More improvement categories bring more confusion and more opportunity

Jul 05, 2017

At first glance, the Protecting Americans from Tax Hikes (PATH) Act of 2015 looks like an effort by Congress to make permanent, several temporary provisions of the federal income tax code, including shorter lives for certain types of non-residential real property and the higher section 179 deduction limits, in order to provide some certainty to taxpayers. But the PATH Act also yielded a few surprises, one of which was the application of bonus depreciation, which was extended by the Act through 2019, to a new category of assets.   

The PATH Act made permanent the 15-year life assigned to qualified retail improvements, qualified restaurant property, and qualified leasehold improvement property[1]. It also introduced a new asset category, qualified improvement property (QIP), to be eligible for bonus depreciation beginning Jan. 1, 2016[2]. QIP is broadly defined as interior improvements to non-residential real property placed into service after the building is originally placed into service. The types of improvements that are eligible for QIP treatment are somewhat similar to qualified leasehold improvement property (QLI), with several exceptions:

  • There is no requirement that the improvements be related or pursuant to a lease;
  • The building to which the  improvements are being made can be less than three years old; and
  • The improvements can be made to common areas used by all of the building’s occupants.

Expenditures attributable to any elevator or escalator, the enlargement of a building, or the internal structural framework of the building are not eligible for QIP treatment. These limitations are similar to ones for QLI.

So, with the introduction of QIP, the IRS now has specific treatment for four types of improvements to non-residential real property:

  1. Qualified Retail Improvements [3]
  2. Qualified Restaurant Property (was Qualified Restaurant Improvement property until the rules were changed 1/1/2009 to allow the purchase of a restaurant building to qualify for the shorter 15 year life vs. 39 years) [4]
  3. QLI [5], and
  4.  QIP

Understandably, many taxpayers struggle with differentiating between these different types of “qualified” property, determining if the costs are eligible for bonus depreciation, and applying the proper recovery period (the IRS term for tax life) to the capitalized costs.

To help clear up confusion about the different types of qualified property, below is a table which can help determine what treatment to use for each type of property. Please note the following is as of Jan.  1, 2016.

More improvement categories bring more confusion and more opportunity table
More improvement categories bring more confusion and more opportunity table

Any non-residential real property that does not qualify for any of the above treatments would default to the 39-year life, straight-line method and mid-month convention normally associated with non-residential real property.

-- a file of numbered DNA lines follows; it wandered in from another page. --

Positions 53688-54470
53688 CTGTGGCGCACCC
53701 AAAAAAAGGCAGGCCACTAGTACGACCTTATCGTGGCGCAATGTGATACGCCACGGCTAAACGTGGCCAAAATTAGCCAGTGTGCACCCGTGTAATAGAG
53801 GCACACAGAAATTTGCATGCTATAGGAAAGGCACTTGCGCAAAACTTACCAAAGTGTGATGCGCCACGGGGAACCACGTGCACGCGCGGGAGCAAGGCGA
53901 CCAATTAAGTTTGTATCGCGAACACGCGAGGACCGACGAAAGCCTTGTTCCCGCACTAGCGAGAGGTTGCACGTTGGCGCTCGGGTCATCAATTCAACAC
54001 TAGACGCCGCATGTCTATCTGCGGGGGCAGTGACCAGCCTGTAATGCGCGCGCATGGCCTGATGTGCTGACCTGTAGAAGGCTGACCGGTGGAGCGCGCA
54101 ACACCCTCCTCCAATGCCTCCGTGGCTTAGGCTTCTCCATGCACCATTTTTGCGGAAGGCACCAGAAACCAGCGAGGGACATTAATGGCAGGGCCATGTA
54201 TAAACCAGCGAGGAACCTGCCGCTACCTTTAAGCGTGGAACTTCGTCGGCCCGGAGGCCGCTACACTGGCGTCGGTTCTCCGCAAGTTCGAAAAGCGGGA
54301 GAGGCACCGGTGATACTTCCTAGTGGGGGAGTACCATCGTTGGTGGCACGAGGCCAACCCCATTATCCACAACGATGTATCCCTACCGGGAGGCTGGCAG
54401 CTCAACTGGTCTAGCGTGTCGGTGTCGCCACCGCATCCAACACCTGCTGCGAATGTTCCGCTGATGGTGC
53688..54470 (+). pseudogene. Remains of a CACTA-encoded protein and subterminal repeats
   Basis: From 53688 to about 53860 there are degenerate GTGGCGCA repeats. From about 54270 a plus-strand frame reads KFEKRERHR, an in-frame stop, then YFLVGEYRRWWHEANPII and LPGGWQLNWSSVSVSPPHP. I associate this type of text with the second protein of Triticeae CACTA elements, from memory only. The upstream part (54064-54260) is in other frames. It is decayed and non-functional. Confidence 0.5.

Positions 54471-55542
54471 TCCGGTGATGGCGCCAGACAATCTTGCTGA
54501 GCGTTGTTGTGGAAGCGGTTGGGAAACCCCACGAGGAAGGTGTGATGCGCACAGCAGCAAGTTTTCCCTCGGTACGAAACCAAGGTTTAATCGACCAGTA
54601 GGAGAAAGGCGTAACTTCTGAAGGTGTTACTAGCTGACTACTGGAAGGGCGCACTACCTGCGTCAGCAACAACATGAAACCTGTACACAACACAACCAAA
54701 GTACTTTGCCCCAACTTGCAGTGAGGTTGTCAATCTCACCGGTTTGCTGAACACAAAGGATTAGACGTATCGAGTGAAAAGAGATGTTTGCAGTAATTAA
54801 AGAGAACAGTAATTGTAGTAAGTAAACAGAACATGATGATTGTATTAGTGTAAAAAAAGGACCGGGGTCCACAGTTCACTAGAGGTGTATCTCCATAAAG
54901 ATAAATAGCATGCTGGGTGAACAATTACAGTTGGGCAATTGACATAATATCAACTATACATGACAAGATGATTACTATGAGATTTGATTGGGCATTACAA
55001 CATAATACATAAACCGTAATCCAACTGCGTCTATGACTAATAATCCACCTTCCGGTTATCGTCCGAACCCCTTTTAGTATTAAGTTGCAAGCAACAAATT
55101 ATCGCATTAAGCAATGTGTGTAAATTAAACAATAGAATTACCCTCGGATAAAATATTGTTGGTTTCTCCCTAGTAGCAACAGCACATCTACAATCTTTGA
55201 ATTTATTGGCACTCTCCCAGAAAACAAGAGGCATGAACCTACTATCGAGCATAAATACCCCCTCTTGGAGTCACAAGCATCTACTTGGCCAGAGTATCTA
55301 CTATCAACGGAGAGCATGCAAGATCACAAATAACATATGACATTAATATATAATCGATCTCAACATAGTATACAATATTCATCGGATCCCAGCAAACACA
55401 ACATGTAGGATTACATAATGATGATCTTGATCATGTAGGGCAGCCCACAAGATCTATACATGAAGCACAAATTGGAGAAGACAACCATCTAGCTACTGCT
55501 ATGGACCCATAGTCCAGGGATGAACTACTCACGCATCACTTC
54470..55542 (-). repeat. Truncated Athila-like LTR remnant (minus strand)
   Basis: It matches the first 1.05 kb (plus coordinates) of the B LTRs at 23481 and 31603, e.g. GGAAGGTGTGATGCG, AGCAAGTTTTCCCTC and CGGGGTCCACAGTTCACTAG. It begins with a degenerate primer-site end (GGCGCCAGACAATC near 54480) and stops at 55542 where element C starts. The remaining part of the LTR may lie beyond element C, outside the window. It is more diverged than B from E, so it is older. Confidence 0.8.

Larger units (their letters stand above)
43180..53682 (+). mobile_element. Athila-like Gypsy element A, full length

Please note that the 15 year life for the above properties in not elective. If the asset falls into one of the above categories, then it must use the 15-year life. Otherwise, taxpayers run the risk of putting all of their 15-year property, including 15-year land improvements, into ADS. Putting all of building property into 39 year lives, without regard to the type of building property it is and without making a formal election, can be an example of electing by doing. To avoid this potential, be sure to take the correct life assigned to your class of property. Otherwise, it’s ADS with no bonus depreciation.

However, there is the option of electing the most advantageous treatment for building improvements. For example, say that a taxpayer acquired a free-standing restaurant that needs some renovation. If all qualifications are met, the exterior of the restaurant could be put into 15-year property taking no bonus, while the interior renovations could take 39-year with bonus depreciation as qualified improvement property.

Then there is the example of an owner of a multi-tenant building that wants to renovate the building lobby. Under the rules for QLI, the lobby renovations would not be eligible for the 15-year treatment. But, if all qualifications are met, the renovations would qualify for bonus under QIP.

Another consideration is bonus depreciation. Bonus is not elective, therefore it is the default method of depreciation for those classes of property that qualify for bonus depreciation. Taxpayers must elect out of bonus in order to not take it, and that election is done on a class-by-class basis. Class in the case of bonus depreciation is defined as MACRS life[6], so one could elect out of bonus for all 5 year MACRS property, but take bonus on 7 year MACRS property. However, QLI property is specifically its own class for electing out of bonus depreciation[7]. So there could be a situation where a taxpayer takes bonus on 15-year qualified retail improvements (as long as the improvements don’t also qualify as QLI) and 15-year land improvements, but elect out of bonus on QLI property, and vice versa.

As taxpayers drill deeper into these types of scenarios, it’s best to consult with a tax advisor, preferably one with experience in dealing with tax fixed assets and the tangible property regulations. The tangible property regulations are complex, especially the parts dealing with these special classes of property, so it’s best to have someone with the right experience guiding you through the regulations to produce the result that best fits the circumstances. Otherwise, the confusion surrounding these new rules could lead to lost opportunities for tax savings.

[1] Code Sec. 168(e)(3)(E).
[2] Code Sec. 168(k)(3).
[3] Code Sec. 168(e)(8).
[4] Code Sec. 168(e)(7).
[5] Code Sec. 168(e)(6).
[6] Reg. Sec. 1.168-1(e)(2)(i), Code Sec. 168(e)(1).
[7] Reg. Sec. 1.168-1(e)(2)(iv).